R emittances broadly refer to transfers, in cash or in kind, from a migrant to household residents in the country of origin. While other capital flows tend to augment during favorable economic cycles and decline in periods of economic downturn, remittances react less violently and reveal amazing stability over time.
Remittances are often of significance following conflict since they normally increase in times of crisis and directly contribute to household income. The stability of remittances emanates from the fact that senders are unlikely to be affected by the same shocks as recipients.
For Nepal, remittances, until recently, had been providing an important safety net for the economy both in terms of bringing stability to the external sector and helping to stabilize consumption levels of a significant number of households in the country. At the household level, remittances had helped to reduce poverty, improve standard of living and attain higher educational levels. Moreover, these inflows had been instrumental in maintaining the current account surplus despite a widening trade deficit. This subsequently had enabled Nepal to maintain a growing level of foreign exchange reserves.
However, due to the global economic recession, the volume of inflows has been facing some strains in recent months. The global slowdown is affecting the demand for migrant labor in both the South-East Asian countries and the Persian Gulf countries, the major sources of remittance income for Nepal. If this trend continues, the impact on Nepal could be severe.
Workers’ remittances in 2008/09 aggregated Rs. 209.70 billion, a rise by 47.0 per cent compared to 2007/08. Similarly, the remittances to GDP ratio increased from 17.4 per cent in 2007/08 and further to 21.8 per cent in 2008/09. As a matter of fact, Nepal was one of the top ten recipients in terms of share of remittances in GDP in 2008/09. These figures clearly demonstrate that any sharp decline in receipts from remittances could disturb the structure of the economy from the macro level. And this is exactly what has been happening since the beginning of 2009/10, thanks to the lagged impact of the global recession.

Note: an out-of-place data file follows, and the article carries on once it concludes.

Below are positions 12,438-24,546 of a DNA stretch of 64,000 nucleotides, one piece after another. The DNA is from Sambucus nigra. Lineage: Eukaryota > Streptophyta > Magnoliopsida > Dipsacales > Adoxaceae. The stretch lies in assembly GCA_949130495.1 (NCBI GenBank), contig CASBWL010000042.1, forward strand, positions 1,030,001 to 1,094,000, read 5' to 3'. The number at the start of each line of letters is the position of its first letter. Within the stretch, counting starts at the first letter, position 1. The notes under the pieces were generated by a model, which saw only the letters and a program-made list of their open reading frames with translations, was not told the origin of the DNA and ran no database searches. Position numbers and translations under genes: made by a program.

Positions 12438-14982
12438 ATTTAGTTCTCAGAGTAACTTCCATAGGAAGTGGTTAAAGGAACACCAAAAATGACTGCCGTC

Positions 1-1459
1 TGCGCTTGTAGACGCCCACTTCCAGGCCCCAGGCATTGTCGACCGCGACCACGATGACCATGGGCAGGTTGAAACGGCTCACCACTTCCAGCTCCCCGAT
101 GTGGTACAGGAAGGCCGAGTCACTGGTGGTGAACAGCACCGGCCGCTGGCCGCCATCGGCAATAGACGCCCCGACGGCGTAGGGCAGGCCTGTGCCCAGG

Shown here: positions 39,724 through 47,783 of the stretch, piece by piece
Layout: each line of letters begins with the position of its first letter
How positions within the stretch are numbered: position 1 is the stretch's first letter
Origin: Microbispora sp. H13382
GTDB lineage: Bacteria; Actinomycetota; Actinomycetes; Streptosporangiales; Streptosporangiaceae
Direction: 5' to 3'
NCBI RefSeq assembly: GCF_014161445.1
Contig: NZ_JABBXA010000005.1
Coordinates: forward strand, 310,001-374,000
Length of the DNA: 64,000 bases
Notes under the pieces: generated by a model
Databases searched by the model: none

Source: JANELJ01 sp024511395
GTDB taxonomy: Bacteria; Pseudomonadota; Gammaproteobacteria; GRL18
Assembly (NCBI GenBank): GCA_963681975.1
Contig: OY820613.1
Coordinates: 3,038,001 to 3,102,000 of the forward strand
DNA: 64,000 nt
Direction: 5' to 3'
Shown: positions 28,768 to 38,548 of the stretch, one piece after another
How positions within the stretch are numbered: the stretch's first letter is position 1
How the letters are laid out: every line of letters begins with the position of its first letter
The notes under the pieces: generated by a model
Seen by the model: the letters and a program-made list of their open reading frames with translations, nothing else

As a result, during the first nine months of 2009/10, the growth rate of remittances was just 9.6 percent compared to its significant growth of 60.3 percent in the corresponding period of the previous year. While both in 2007/08 and 2008/09 the upsurge in remittances was responsible for the huge surplus in the current account and the balance of payments (BoP), in the first nine months of 2009/10 the deceleration in the growth of remittances has led to a current account deficit of Rs. 30.24 billion, thereby weakening the overall BoP which also registered a deficit of Rs. 22.10 billion. Analogouszly, the gross foreign exchange reserves are adequate for financing merchandize imports of only 7.6 months and merchandize and service imports of 6.6 months in mid-April 2010 compared to 12.0 months and 9.8 months respectively in mid-July 2009. While the impact of the global meltdown was visible in most of the countries of the world much earlier, it started to bite the economy of Nepal only from the beginning of 2009/10. With the deceleration in remittances, there would be a reduction in household consumption and cutbacks in public expenditure. Spending on necessities such as food, medicine and schools fees would also decline.
The global recession has generated a new set of challenges confronting migrant workers and the contributions they make to their family members back home. In this difficult period where Nepal's remittances are exhibiting a downward trend, the country should proceed forward with effective economic diplomacy through its foreign missions so as to minimize the negative impact of job losses.
Secondly, human capital needs to be rigorously built up in accordance with the demands of the international labor market. Thirdly, business facilitation for returnees must be given due importance. Policies to re-integrate the returnees can include improving self-employment opportunities, support for small and medium-enterprises, and budget support to districts coping with massive returnees. Moreover, returning migrants, particularly qualified workers, bring back knowledge and experience, thus converting ‘brain drain’ into ‘brain circulation.’
Increased outreach of micro-finance institutions (MFIs) will prove to be crucial in the country's development growth as these institutions have the capacity to provide investment guidance to remittance recipients. Banks could make MFIs their working partners in the rural sector for operating microfinance activities. Nepal should look for niche market as well as improved conditions for promoting safe labor migration. It also needs to conduct regular assessment of the impact of the global recession on the economic situation in the principal destination countries.
The country requires a coherent remittance policy for maximizing the benefits of remittances in nation-building. The development of a think-tank to deal with remittance issues (i.e. policies, products, efficiency, and utilization) needs to be considered.